While an important component of most artists' musical career, releasing an album can be arduous and time consuming process, and with the wrong attitude it can become fairly miserable fairly quickly. Here we look at seven ways in which artists can make the launch process that much more fun.
Guest post by indie emcee Epiphany ‘Big Piph” Morrow.
We’ve all heard the “album is my baby” metaphor, but after seeing my friends with children and one actual birth, let’s agree that it’s not quite that. However, any artist who has been through the process completely understands the dedication and roller coaster ride of emotions that accompany an album from conception to release execution. I think we can agree that it ain't easy. Although arguably nothing in life that is worth it is, I still think we can enjoy ourselves a bit more. Given such, here are my 7 tips for enjoying the process of putting out an album more (in no particular order):1 Put enjoyment as a “goal”.
Yeah, it’s that easy. You know when you make out the list of goals for your new project? (You do do that, right?) Just include “enjoy the process”, or some variation of it, as a goal and treat it as such. With this destination built into the core mandate of the project, you’ll adjust when you veer off course.
2) How long do you think it will take for you to finish it? Well, double that.
If you’re anything like me, you like to have timelines and schedules. Also, if you’re anything like me, you’re prone to miss them by quite a bit related to musical endeavors. As a result, unless there’s a definitive reason why I can’t, I now have an easy rule of thumb: however long I think it will take, I double that.
Ok, I abuse acronyms, but WCS=Worst Case Scenario. Before a project begins, decide what would your situation look like if not one single person listens, purchases, attends, and comments on anything related to your album. Can you live w/ those financial, psychologically, and other results? If so, get to making what you were intended to make. (Side Note of Hope: WCS almost never really happens.)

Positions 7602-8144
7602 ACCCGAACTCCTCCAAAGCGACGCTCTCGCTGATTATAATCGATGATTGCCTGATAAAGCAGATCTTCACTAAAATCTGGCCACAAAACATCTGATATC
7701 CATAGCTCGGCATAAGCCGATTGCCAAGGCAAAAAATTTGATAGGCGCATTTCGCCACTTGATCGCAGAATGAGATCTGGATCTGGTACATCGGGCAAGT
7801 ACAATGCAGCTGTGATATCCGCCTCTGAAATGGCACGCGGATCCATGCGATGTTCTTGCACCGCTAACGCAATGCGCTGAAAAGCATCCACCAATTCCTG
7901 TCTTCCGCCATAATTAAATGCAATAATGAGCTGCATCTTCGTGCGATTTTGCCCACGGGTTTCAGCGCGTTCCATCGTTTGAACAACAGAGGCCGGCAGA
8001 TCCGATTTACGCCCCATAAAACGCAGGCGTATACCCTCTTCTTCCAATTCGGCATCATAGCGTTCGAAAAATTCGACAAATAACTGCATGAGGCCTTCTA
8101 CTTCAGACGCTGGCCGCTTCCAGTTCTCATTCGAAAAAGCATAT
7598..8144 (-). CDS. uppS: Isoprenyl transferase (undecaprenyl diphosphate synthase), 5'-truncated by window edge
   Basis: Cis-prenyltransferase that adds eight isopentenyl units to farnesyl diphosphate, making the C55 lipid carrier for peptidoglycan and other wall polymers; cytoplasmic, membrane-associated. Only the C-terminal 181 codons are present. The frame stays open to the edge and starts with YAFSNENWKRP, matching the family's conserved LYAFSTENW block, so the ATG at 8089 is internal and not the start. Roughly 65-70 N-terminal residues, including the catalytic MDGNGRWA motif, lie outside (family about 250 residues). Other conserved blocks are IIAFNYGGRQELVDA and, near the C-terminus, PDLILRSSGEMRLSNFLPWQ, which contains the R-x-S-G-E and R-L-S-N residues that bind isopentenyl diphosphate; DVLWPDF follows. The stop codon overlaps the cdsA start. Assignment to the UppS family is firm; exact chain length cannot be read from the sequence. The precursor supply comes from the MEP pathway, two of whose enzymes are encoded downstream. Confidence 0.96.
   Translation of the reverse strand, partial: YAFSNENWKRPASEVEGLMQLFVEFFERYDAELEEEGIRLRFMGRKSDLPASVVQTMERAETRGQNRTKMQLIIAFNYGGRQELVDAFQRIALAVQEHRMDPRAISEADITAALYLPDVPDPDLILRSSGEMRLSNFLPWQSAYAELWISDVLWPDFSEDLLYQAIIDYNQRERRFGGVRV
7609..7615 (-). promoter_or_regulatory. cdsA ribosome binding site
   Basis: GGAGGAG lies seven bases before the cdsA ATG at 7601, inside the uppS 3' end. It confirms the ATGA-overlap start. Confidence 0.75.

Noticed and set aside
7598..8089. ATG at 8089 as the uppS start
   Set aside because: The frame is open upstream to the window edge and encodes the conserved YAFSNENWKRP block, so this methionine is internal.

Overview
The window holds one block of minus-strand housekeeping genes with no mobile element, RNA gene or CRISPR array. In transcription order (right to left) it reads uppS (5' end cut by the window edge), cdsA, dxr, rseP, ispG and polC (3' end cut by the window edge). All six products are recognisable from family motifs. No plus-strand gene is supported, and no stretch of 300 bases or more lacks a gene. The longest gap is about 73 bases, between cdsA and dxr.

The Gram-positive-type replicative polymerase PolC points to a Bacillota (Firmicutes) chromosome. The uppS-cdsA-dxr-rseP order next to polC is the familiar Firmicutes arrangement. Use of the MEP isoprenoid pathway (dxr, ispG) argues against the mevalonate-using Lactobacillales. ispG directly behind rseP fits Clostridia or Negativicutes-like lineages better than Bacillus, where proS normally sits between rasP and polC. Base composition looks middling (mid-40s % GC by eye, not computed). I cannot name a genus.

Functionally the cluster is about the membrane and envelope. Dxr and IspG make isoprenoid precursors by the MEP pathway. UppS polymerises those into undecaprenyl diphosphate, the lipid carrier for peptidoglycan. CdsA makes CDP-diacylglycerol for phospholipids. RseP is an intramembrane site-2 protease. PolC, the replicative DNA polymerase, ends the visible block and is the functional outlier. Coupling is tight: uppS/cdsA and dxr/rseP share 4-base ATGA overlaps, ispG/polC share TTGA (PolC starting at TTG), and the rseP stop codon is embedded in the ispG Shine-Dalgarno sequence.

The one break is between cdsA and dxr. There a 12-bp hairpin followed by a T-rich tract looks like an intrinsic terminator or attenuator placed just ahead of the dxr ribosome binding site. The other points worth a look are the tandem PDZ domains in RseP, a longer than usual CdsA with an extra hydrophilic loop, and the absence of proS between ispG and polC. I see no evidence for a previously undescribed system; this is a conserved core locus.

4) Change the way you react to problems.
There’s a 100% money-back-guarantee that you’re going to have some type of unplanned complication with the process. Given such, plan for it. Contradictory, maybe? Ok. what I mean is, if you know problems are going to occur, don’t trip when they get there, instead react like, “Oh, there you are. I knew you would come eventually. Now, how can I fix you as effectively, efficiently, and creatively as possible?”
5) Your work is important, but not Beyonce levels of important. Plan accordingly.
Ok, chill...your work is as important or more so than the next artists’. However, your fans and demographic might not think so. It’s just the nature of the beast. So, if you heard Kendrick Lamar is planning to drop his new triple disc album with accompanying Occulus Rift biopic starring Idris Elba at 2p on Friday, the 24th...don’t release your project at 1p on some “I’ll show him!” You’ll find yourself angry and “unfollowing” friends who repost him and not you. Realism and flexibility work well together.
6) Make the non-music content fun to create.
We know you’re dope at making the music, but who says all the other aspects that have to be formed need to be a sludge to create? Have fun thinking up that marketing plan. Make creative social media posts. Stretch your imagination planning that listening party. You’re a creative being. It doesn’t just stop with the music.
7) Prepare & Delegate
Let’s be real, most of the folks who sincerely ask to help you on your journey have no worthwhile skills for your needs. That sucks. However, what if you could think of just one thing that all these people could do at the same time that would have impact. Folks want to help, they just need guidance sometimes.
Piph just released his new video “CELEBRATE” from the album of the same name. (Please check it out!) He’ll also be amped if you’ll follow him on Facebook or Instagram. Believing his responsibilities span far outside music, he also is a leader in Global Kids-AR and Books & Bagels, two programs serving youth in underserved communities. He most recently was selected as a Next Level artist and will be performing and serving residency in Burma/Myanmar.